The Name of the Pose
Umberto Eco fills another 500 pages with Baudolino.
Secker and Warburg, 2002
Descartes once wrote something to the effect that 10,000 monkeys, given 10,000
years, pen and paper, would eventually write Virgil’s Aeneid – line for line,
word for word. Jorge Luis Borges amended this remark. All that is required, he
proposed, is one immortal monkey and an eternity in which to write. Around page
10 of Baudolino, Umberto Eco’s new novel, one begins to suspect something. By
page 120, it is confirmed: Umberto Eco is that monkey.
The weighty names of long-dead kings and viziers, the evocations of exotic locales,
the palimpsesting of magic and religion, the obscured outlines of myth and legend
– Eco’s stock in trade – these all seem like the lice and grubs he has picked
from the backs of other monkeys, other writers. He picks them from their matted
fur and examines them. He dangles them over his gaping mouth; the grubs writhe
and squirm. Then he eats them and digests. Baudolino is the shit that comes out
the other end – loose and watery. It is the last semiotic shovel of excrement
from the floor of the writer’s monkey house.
Baudolino, the eponymous hero, is an Italian peasant, a linguist and a liar. One
day, an average day for the early 13th century, he meets the Emperor Frederick
Barbarossa (who you might remember from such exciting events as the Fourth Crusade)
in the middle of a deep, dark, and near-mythical woods. Baudolino is adopted by
the emperor, who sends him to a new place named a “University” where he meets
up with some other rag-tag students. Then – you guessed it – they all go out in
search of the mystical kingdom of Prester John, a place (over)populated with monsters
and whatever else Eco read the night before writing the page. The narrative is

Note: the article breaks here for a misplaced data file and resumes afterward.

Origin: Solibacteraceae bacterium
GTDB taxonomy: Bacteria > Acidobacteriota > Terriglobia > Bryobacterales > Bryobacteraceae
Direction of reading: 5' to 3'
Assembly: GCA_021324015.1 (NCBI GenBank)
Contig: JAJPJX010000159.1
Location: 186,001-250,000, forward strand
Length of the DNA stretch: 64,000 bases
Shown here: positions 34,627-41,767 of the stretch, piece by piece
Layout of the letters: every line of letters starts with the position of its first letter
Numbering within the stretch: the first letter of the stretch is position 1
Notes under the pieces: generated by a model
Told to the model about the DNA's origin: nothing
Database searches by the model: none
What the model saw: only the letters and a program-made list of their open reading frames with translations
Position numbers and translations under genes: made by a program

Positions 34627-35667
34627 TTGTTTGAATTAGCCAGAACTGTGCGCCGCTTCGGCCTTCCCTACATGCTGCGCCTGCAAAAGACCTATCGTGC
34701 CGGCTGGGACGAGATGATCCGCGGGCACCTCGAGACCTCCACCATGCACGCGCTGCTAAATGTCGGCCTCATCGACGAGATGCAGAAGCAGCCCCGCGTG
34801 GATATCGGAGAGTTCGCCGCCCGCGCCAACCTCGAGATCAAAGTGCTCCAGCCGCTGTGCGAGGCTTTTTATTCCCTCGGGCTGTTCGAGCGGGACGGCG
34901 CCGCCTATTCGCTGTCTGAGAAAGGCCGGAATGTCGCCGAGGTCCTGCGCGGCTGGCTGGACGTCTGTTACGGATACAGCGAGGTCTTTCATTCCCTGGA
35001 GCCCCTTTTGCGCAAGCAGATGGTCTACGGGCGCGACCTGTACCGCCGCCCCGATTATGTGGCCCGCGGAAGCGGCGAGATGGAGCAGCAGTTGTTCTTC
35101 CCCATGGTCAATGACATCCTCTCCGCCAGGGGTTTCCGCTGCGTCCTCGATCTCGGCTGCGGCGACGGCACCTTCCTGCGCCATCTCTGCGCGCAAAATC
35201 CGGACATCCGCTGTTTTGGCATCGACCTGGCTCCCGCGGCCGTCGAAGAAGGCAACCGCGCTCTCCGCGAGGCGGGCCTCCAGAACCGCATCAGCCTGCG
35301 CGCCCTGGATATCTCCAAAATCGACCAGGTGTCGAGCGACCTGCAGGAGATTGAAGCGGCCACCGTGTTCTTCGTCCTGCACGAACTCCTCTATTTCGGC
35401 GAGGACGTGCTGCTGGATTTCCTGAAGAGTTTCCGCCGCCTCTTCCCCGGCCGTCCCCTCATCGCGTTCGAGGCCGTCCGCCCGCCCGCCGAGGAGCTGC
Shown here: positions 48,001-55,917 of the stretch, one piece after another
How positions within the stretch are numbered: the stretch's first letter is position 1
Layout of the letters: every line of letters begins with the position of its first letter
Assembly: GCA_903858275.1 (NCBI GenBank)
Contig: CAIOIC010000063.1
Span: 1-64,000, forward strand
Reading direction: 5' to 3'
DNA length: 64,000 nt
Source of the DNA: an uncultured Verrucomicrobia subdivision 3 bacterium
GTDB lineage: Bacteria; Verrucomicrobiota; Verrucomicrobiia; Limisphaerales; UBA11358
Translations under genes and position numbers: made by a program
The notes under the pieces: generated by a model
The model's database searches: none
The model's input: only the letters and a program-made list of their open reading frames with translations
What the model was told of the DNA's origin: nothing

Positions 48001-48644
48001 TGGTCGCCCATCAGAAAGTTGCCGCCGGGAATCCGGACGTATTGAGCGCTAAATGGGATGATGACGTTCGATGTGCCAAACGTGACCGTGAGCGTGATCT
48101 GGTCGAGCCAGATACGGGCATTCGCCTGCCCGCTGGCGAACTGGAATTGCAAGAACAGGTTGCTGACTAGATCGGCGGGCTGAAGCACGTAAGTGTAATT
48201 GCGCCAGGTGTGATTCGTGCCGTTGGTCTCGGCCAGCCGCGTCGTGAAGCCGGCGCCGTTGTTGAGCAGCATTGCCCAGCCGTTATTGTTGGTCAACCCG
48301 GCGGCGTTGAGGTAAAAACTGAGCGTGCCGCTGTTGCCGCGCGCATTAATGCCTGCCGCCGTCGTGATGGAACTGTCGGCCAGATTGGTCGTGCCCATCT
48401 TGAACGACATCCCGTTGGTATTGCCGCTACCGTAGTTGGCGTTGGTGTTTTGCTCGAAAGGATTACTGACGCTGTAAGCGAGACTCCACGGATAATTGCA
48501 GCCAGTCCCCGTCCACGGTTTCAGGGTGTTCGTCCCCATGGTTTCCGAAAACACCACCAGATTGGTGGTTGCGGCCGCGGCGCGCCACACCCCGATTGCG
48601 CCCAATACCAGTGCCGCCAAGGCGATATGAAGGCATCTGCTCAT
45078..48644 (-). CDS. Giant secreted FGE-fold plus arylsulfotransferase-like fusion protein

random, an agglomeration of characters separated by spaces and punctuation marks.
Sometimes, characters, meaning people, show up: Zosimos, Ardzrouni, Niketas, Boiamondo,
Pevere, Theophilus. These characters say things like, “After the envoys from the
Seljuks and the Armenians, your Isaac gave us the ships. And it was, in fact,
at Gallipolis, which you people call Kallioupolis that I saw you, when in the
name of your basileus, you offered us the vessels.”
Who? What? Where? Huh? Immate-rial. The essential question is, Why?
Why? Because Eco is Eco. Because he can.
Umberto Eco and monkeys are intelligent, that much can be scientifically proven.
Science, however, is not sure whether monkeys, or any animals for that matter,
possess what we humans define as imagination. Eco doesn’t. The Name of the
Rose and Foucault’s Pendulum were feverish exercises in compendious
erudition that failed miserably as genuinely creative works of art. Baudolino
is unimaginably worse.
It must be tough to be the smartest monkey in the monkey house. The keeper-critics
fear you; you speak to them in their language and yet they can’t understand you.
You know the feeding times, you’re insulted by the tire swing, people gape at
you. Given a few different spins of the evolutionary wheel, you know that they’d
be sitting behind the Plexiglas instead of you.
There is one comforting thought. It is feasible that Umberto Eco as the eternal
monkey, given infinite time, will one day swing our way with a good novel. That
in mind, his keepers are keeping him in paper and pens. Someone get a banana.
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